Over the last century, sea levels have continued to rise at an increasing rate with no sign of slowing down. Since 1993, the continuous warming of the Earth has resulted in sea levels that have risen at a rate of over one-eighth of an inch per year, due to melting glaciers and ice sheets, and thermal expansion.
This may not sound like much, but according to the National Oceanic and Atmospheric Administration (NOAA) in 2016, the global sea level was 3.2 inches above the 1993 average.
With the rising sea levels, a multitude of hazards from storm surges has contributed to massive, intermittent flooding, and shoreline and coastline erosion.
When you consider that nearly 40% of the U.S. population resides in densely populated coastal areas, this news does not provide the most favorable outlook for these residents. Moreover, here in California, there are coastal cities that run along the entire west coast of the state from the most northern region in Humboldt County, to the most southern region in San Diego County.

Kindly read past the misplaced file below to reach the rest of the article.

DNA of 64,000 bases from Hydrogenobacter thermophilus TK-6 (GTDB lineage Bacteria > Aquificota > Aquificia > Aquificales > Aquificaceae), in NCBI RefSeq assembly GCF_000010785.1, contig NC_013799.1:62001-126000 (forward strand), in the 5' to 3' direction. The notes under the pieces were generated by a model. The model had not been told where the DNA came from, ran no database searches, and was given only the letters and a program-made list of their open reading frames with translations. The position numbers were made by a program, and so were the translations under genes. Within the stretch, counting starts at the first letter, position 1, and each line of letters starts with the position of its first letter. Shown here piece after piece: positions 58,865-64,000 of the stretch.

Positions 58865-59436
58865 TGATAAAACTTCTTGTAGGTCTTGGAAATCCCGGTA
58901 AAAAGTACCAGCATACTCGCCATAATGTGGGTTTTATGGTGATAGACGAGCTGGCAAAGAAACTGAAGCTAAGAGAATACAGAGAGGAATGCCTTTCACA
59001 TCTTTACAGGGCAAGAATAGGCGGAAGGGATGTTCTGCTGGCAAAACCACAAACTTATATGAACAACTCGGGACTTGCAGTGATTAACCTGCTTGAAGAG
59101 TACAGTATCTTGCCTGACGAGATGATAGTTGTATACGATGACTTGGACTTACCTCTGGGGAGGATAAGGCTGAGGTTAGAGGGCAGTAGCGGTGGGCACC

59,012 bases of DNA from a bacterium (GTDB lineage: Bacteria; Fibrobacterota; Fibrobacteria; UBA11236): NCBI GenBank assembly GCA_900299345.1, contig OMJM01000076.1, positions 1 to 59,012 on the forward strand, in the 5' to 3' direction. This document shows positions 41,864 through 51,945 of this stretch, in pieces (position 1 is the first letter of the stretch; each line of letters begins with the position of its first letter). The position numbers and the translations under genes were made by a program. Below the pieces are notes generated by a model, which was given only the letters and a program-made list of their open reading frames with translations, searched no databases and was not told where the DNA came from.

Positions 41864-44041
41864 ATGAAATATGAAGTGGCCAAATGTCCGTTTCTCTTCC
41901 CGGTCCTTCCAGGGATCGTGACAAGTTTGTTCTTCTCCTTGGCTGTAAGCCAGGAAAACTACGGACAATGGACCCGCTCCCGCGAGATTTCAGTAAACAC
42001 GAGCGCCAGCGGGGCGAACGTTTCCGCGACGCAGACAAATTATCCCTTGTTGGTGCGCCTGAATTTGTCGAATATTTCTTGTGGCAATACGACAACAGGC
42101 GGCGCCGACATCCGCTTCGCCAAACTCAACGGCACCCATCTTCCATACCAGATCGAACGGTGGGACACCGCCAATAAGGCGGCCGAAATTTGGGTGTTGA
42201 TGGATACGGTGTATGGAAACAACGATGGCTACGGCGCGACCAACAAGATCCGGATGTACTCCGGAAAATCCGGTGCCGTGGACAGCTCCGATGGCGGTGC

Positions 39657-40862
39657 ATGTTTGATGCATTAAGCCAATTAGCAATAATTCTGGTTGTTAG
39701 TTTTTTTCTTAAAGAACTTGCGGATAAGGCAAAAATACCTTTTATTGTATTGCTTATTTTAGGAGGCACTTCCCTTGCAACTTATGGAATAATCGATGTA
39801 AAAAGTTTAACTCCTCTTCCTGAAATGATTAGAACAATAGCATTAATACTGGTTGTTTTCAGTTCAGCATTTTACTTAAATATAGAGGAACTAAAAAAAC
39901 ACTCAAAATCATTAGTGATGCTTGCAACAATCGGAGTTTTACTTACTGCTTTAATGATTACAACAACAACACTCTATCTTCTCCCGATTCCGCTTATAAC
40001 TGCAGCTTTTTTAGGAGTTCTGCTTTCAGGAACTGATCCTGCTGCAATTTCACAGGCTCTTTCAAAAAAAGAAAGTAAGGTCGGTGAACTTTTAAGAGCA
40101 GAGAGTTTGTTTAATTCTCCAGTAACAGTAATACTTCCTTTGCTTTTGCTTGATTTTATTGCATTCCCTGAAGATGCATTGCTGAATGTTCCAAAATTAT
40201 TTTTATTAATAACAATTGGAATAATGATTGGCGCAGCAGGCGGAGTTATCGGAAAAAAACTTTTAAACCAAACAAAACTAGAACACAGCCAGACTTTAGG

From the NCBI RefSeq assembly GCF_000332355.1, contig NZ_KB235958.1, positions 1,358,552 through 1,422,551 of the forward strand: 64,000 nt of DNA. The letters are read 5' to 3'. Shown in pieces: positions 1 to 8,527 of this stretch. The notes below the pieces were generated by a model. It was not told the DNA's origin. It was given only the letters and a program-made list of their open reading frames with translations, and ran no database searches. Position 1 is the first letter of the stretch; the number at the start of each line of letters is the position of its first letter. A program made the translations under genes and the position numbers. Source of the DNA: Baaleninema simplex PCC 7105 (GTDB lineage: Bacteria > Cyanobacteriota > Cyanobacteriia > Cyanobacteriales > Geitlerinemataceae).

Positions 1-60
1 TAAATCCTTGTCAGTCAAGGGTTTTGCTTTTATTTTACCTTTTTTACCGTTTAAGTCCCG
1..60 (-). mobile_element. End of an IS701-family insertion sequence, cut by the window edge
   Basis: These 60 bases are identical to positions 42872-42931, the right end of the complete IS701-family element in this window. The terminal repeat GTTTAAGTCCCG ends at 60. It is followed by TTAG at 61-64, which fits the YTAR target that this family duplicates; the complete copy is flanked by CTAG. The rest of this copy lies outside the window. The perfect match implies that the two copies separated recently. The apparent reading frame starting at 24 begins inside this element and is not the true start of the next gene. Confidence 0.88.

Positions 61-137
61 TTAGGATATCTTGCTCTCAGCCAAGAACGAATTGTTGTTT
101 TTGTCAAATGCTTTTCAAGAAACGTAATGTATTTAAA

Builders and urban planners are exploring new and innovative adaptation strategies for structures, over and beyond erecting homes and buildings on stilts or constructing taller and stronger storm walls.
There is a novel idea on the horizon that has been around for a few decades which hopes to serve as a solution to make these building structures able to adjust to rising waters – floating or amphibious architecture.
When water is not present, these structures would rest on solid ground but could float on water if necessary. They would look like an ordinary home or building with the key difference being their foundation, which would function like a raft when exposed to water, possibly lessening, or even eliminating the destruction of life, property, and the displacement of residents. Essentially, making these vulnerable coastal communities more resilient and able to withstand waterborne catastrophes.
Currently, projects range from simple retrofits for single family homes in flood zones to the construction of floating neighborhoods and potentially floating cities.
A floating city may sound like something out of a sci-fi movie but the idea is real. Presently, a San Francisco based nonprofit is leading the way and working on the development of the world’s first floating city prototype in French Polynesia–which is slated to be completed in the year 2020.
If you are interested in learning more about floating or amphibious architecture for your home or property, contact a professional architect licensed through the California Architects Board or a professional contractor licensed through the Contractors State License Board.